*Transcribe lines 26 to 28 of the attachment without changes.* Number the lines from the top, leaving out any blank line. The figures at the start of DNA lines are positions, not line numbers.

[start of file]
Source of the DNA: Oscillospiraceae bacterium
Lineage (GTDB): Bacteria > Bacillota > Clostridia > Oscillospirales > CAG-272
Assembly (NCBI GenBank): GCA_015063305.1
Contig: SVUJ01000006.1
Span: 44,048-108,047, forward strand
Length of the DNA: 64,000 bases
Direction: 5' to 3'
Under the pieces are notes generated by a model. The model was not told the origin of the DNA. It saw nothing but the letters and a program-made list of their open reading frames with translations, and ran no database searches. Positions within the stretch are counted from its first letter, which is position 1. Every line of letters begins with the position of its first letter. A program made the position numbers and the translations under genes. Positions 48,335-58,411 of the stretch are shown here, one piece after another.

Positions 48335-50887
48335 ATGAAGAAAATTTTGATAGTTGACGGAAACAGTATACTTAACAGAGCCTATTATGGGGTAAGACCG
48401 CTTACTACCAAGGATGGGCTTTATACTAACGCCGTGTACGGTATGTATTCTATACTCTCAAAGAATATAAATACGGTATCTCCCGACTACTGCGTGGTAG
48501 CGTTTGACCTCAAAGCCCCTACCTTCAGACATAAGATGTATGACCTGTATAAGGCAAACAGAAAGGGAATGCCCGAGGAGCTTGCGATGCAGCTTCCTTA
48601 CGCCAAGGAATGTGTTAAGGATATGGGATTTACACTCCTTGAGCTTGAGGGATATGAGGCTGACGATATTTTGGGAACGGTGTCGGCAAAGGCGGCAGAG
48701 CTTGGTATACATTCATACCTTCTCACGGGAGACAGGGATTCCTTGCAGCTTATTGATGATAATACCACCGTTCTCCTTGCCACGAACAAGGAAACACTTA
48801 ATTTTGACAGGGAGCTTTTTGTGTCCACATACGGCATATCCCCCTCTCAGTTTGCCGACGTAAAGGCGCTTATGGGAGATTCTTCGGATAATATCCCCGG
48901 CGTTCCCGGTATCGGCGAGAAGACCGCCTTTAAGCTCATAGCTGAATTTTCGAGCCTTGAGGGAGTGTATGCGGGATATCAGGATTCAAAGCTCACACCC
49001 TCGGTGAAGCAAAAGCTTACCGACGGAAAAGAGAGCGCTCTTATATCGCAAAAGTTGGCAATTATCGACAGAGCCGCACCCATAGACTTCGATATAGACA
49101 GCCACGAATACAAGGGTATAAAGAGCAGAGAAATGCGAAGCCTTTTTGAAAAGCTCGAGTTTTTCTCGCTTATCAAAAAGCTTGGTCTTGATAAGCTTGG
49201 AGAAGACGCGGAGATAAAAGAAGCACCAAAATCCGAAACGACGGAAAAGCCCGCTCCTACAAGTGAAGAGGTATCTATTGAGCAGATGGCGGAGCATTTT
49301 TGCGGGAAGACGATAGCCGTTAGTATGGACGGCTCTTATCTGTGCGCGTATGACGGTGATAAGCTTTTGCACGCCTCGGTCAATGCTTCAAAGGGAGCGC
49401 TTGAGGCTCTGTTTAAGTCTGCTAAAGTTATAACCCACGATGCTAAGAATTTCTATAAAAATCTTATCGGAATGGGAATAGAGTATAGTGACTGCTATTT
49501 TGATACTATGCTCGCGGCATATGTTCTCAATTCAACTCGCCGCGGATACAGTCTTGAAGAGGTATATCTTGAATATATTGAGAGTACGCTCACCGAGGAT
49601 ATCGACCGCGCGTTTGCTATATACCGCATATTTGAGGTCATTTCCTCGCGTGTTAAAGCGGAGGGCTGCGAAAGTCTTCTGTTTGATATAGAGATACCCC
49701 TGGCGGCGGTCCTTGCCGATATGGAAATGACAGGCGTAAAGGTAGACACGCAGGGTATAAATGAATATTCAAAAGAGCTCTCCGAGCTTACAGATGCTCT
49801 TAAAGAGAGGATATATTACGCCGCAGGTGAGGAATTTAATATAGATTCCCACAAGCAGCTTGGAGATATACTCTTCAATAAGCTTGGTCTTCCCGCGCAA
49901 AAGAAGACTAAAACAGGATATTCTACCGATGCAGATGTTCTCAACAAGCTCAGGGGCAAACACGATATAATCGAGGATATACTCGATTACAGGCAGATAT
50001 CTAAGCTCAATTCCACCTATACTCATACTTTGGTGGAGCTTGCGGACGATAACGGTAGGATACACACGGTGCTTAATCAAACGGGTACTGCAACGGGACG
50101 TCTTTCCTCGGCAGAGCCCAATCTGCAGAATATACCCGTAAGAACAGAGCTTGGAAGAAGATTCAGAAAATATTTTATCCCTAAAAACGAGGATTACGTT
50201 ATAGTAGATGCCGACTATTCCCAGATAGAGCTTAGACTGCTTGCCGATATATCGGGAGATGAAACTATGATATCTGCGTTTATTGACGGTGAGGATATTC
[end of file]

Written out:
49901 AAGAAGACTAAAACAGGATATTCTACCGATGCAGATGTTCTCAACAAGCTCAGGGGCAAACACGATATAATCGAGGATATACTCGATTACAGGCAGATAT
50001 CTAAGCTCAATTCCACCTATACTCATACTTTGGTGGAGCTTGCGGACGATAACGGTAGGATACACACGGTGCTTAATCAAACGGGTACTGCAACGGGACG
50101 TCTTTCCTCGGCAGAGCCCAATCTGCAGAATATACCCGTAAGAACAGAGCTTGGAAGAAGATTCAGAAAATATTTTATCCCTAAAAACGAGGATTACGTT